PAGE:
What’s not to love?

        We saw SUVs getting as little as 12 mpg find homes. It didn’t matter what any government said, buying or leasing a mini-truckster for a couple of years was the thing to do.

        During this time, we still had large powerful cars. But folks who bought Explorers didn’t want Roadmasters. It wasn’t just because the Roadmaster looked like a wooden whale with the world’s cheapest nastiest interior at that price range, it was because the SUV was simply more attractive to millions more buyers. And, a million buyers cannot be wrong, regardless of what a constipated professor in a DAF may claim otherwise to his adoring classes of youthful idiots.

        You could spot the SUV trend from the mid-1980s right up to the HUMMER, if you knew what the auto trends were. Government had nothing to do with it. CAFE was irrelevant regarding the reality.

    • 0 avatar

      SUVs had not really taken off yet when this car was built. I think the Explorer kicked it off. SUVs were still for farmers and rednecks at that point.

      Actually Jeep kicked it off with the Chorokee, just as they kicked in general.

      • 0 avatar

        I definitely think CAFE played a part in distorting the vehicle market for the Big 3. You can only make so much money off small, fuel efficient vehicles (at least in that era) and since the Japanese dominated that segment, the Big 3 was forced to push profitable SUVs in order to survive. Smaller cars were just an annoyance like the Eagle Summit so Chrysler could sell Jeeps.

        Personally, I’m in the camp of letting the market and consumers decide fuel economy standards for themselves, especially since at the end of the day, it usually ends up being that way anyway.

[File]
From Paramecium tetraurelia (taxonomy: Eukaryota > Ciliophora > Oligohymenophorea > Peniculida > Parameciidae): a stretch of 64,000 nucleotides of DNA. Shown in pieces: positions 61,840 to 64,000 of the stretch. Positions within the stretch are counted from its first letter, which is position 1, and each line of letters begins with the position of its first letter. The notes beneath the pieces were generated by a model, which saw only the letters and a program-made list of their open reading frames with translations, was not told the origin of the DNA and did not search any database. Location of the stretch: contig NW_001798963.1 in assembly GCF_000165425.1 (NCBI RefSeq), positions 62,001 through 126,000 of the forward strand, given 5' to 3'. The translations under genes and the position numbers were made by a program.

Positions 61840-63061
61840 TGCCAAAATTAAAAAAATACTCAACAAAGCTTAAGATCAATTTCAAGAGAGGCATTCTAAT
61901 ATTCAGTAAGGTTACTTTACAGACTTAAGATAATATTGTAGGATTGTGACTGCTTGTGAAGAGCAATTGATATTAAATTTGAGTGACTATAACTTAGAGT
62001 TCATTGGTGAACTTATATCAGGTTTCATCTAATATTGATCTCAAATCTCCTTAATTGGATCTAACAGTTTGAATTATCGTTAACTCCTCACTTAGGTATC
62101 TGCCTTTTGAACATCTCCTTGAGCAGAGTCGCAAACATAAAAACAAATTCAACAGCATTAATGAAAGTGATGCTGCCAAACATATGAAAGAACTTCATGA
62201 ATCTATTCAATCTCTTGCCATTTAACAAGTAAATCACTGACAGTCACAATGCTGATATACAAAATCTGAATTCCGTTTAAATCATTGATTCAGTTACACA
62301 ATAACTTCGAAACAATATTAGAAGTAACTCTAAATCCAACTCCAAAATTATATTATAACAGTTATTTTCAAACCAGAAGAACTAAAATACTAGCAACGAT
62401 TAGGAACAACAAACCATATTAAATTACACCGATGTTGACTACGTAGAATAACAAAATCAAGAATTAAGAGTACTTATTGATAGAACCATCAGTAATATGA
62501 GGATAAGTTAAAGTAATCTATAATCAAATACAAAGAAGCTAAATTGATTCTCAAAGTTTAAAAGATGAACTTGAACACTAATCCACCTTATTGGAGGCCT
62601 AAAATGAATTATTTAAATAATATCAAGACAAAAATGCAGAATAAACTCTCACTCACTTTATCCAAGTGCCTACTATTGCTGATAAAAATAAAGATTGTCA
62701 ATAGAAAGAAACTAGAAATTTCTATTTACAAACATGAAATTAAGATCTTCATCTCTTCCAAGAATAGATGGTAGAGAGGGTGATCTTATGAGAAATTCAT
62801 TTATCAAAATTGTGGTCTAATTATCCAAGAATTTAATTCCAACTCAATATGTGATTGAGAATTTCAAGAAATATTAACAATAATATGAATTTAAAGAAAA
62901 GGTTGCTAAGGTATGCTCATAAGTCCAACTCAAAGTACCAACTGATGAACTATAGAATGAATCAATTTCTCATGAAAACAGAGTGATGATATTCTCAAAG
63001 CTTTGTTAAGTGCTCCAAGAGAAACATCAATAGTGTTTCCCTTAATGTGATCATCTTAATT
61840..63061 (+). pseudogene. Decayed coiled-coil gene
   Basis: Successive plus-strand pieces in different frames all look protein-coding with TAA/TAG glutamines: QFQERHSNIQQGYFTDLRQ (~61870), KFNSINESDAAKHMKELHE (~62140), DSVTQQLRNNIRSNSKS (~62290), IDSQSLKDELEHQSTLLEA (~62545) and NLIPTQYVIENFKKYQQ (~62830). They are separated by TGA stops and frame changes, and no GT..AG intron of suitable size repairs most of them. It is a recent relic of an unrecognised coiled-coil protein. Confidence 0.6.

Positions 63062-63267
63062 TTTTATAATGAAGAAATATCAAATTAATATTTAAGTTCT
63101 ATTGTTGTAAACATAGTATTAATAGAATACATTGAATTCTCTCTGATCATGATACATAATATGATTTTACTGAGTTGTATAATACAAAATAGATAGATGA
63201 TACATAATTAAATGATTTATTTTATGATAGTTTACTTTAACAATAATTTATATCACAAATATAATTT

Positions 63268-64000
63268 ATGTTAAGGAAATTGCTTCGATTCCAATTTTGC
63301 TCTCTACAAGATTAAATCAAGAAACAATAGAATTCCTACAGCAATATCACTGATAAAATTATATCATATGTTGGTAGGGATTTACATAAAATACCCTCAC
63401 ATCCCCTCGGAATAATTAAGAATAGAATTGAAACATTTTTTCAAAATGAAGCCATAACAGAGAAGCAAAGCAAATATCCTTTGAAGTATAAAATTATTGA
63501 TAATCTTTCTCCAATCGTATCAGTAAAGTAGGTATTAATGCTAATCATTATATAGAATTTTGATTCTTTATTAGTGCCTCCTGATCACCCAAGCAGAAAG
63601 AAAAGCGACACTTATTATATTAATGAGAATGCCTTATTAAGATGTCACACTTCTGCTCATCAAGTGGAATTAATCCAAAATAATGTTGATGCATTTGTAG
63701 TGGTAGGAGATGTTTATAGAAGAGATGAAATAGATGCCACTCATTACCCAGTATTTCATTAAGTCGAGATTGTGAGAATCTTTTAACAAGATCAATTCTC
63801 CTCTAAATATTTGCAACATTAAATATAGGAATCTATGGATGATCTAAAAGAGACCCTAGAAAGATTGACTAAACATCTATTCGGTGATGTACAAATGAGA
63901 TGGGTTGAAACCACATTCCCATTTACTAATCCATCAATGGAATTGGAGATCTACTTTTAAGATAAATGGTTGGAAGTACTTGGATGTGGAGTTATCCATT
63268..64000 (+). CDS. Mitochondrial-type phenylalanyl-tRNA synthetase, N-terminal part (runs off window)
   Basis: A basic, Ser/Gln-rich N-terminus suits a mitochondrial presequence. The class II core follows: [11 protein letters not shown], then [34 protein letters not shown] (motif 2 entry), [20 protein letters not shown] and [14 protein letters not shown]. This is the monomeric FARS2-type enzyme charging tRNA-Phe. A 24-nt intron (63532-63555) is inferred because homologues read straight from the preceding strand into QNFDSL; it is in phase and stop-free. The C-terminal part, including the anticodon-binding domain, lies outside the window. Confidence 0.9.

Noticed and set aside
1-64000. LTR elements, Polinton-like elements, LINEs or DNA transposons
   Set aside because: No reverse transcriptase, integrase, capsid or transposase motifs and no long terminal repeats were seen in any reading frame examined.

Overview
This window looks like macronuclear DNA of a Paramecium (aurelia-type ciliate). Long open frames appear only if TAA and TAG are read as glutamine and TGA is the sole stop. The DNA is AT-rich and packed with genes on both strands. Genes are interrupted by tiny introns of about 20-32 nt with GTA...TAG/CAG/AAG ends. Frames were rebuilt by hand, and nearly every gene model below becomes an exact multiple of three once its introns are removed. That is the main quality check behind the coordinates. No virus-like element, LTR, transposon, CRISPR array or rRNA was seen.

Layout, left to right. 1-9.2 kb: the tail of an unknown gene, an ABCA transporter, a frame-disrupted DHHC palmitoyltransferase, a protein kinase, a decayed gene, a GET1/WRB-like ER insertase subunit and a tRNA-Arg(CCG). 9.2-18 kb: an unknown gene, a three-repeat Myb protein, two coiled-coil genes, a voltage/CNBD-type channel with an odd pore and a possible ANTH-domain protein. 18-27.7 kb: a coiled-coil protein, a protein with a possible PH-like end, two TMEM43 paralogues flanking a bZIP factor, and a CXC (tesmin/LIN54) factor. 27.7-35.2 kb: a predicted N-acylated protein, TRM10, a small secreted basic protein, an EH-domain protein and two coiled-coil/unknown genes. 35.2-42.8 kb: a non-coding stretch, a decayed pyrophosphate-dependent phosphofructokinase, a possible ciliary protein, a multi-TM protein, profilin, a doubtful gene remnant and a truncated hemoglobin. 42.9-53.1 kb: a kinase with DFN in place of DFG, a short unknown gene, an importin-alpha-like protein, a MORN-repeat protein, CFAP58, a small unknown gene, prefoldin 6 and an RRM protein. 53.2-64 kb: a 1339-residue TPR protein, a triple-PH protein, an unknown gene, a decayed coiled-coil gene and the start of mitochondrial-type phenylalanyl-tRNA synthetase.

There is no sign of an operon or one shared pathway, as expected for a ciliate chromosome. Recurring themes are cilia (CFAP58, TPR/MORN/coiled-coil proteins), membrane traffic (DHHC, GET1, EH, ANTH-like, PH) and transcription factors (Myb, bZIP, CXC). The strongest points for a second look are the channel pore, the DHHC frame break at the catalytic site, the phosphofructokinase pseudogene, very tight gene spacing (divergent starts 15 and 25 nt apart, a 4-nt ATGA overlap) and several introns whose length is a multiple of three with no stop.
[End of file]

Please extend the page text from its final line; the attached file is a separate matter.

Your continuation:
• 0 avatar


        Lets be honest with ourselves here. Nobody stopped Detroit from engineering good quality small cars. At the time the Big 3 dwarfed the Big 5 of Japan in terms of cash, engineers, and R&D. There was no reason they couldn’t develop a good small car they just had no real incentive to because their business/marketing departments felt that the oil would remain cheap long into their golden years. With gasoline now finally reaching the levels where our capitalism society has to respond the market still is flooded with poor-mileage SUVs.

        To assume the “market” is an actual thing besides a handful of manufacturers who plan their engines years in advance is ludicrous. We could easily be developing sub-2.0L turbocharged engines but we’re still playing around with 3-6L V6/8s because the manufacturers are offering it as the only options. Much like making wheat bread taste awful intentionally to keep selling the cheaper to manufacturer white bread the increase in gas mileage is off-set by higher manufacturing costs or development costs. Ultimately the government as the governing body has to implement rules that force the monopoly to move on new tech. That’s why we’re seeing smaller SUVs hit the market with essentially econo-car engines that are slowly eating into the big SUV sales.

      • 0 avatar

        –To assume the “market” is an actual thing besides a handful of manufacturers who plan their engines years in advance is ludicrous.–

        There’s a problem here. The Market is the buyers, not the manufacturers. You have it backwards. The need exists before the manufacturers manufactures. When a manufacturer fails to meet that need, then there would be no buyers. No one is holding a gun to the head of the buyers forcing them into vehicles that do not meet their need. Manufacturers cannot force buyers to buy.

        This is an important difference. Buyers are responsible for purchasing vehicles you may not approve of. If the manufacturers are forced into making vehicles buyers do not want, buyers will buy something else. This is what is being suggested with postings about CAFE. The suggestion is that CAFE forced buyers from large cars into SUVs. I don’t agree. Buyers wanted fancy trucks after tooling around in minivans.

        Trying to control the manufacturers with governmental policies won’t force buyers to buy. The Market is the buyers, not the manufacturers.

        You got it backwards.

  • avatar

    I have a Japanese friend who is an engineer for Mitsubishi Automotive Engine Group. He told me in the mid ’90’s “We have – problems with our engines”. For a Japanese, that was saying a LOT.

    This wouldn’t have been a bad econobox if not for the Mitsubishi mill.

  • avatar